An isolation antidote?

Giving your time freely to others can also be a way to combat feelings of isolation or loneliness that may arise when leaving the traditional work environment. Volunteering fosters a sense of belonging and camaraderie. It can lead to strong new friendships forged through a common desire to give back to others.

volunteer 1


If you’re looking to become a volunteer and need some inspiration, then here are just a few ideas that could provide fulfilling and engaging ways to give your time.

Be a canine companion

If you’re a dog lover there are plenty of opportunities to make some new furry friends in your retirement. The Dog’s Trust has national vacancies for off-site dog walkers getting you out into the fresh air for exercise as often as you like, and ensuring the dogs at their rescue centres do the same. The Cinamon Trust is another national charity that pairs willing participants with elderly people who may have limited mobility or health conditions that mean they can’t walk their pets as often as they’d like. Their volunteering programmes help people to keep their beloved pets, without the animal having to be rehomed.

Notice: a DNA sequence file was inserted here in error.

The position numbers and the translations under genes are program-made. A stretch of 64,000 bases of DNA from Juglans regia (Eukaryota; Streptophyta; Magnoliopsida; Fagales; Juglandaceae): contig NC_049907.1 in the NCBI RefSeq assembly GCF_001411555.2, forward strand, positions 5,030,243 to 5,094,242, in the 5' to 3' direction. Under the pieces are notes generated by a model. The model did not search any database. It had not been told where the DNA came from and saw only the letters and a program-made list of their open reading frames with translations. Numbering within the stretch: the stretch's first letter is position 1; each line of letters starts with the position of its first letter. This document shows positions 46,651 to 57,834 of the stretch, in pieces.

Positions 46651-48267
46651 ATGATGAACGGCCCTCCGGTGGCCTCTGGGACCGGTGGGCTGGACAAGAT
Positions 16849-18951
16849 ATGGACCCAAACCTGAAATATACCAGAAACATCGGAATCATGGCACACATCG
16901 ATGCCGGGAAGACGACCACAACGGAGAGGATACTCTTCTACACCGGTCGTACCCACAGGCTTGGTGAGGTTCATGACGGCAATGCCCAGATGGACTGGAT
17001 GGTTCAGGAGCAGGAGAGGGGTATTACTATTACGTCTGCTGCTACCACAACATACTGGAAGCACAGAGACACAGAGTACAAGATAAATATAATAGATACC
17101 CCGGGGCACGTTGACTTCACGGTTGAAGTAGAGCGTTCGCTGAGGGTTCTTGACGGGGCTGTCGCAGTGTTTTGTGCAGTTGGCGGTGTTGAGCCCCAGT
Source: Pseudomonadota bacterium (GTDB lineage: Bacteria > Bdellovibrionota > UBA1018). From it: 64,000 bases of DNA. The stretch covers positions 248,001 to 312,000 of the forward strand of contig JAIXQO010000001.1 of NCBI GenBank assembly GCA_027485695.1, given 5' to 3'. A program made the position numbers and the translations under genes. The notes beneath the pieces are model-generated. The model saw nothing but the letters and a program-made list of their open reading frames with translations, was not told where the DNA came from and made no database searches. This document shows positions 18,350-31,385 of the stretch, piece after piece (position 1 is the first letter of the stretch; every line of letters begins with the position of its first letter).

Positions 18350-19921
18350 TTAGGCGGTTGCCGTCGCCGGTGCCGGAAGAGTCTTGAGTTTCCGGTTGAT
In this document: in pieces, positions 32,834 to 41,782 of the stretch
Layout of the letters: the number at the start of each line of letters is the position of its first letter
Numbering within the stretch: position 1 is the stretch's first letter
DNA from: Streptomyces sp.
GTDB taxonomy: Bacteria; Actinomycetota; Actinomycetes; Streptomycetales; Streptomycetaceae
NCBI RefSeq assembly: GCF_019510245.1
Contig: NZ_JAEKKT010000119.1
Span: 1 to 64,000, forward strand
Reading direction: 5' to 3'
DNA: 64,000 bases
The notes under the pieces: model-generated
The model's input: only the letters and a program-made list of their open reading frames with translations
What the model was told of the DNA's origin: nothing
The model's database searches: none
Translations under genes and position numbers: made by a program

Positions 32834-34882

Preserve our heritage

Volunteering for the National Trust is a remarkable opportunity to immerse yourself in the preservation and celebration of Britain’s rich cultural and natural heritage.

Your time may be spent helping to maintain Britain’s historic properties, tending to gardens, leading guided tours, or engaging with visitors. The bonus of volunteering for the National Trust is the chance to explore stunning landscapes and iconic landmarks, delve into fascinating history, and connect with like-minded individuals who share their passion for conservation.

It’s extremely easy to find an opportunity near you. Simply visit https://www.nationaltrust.org.uk/support-us/volunteer and click on ‘search our volunteer roles’ to find the nearest place looking for helpers.

volunteer charity shop

Become a shopaholic

Many charity shops are reliant upon volunteers which helps them to make profits out of second-hand donations without adding wages to the list of expensive overheads. You may spend your days organising merchandise, assisting customers, or managing donations, and you’ll play a vital role in the day-to-day operations of the shop.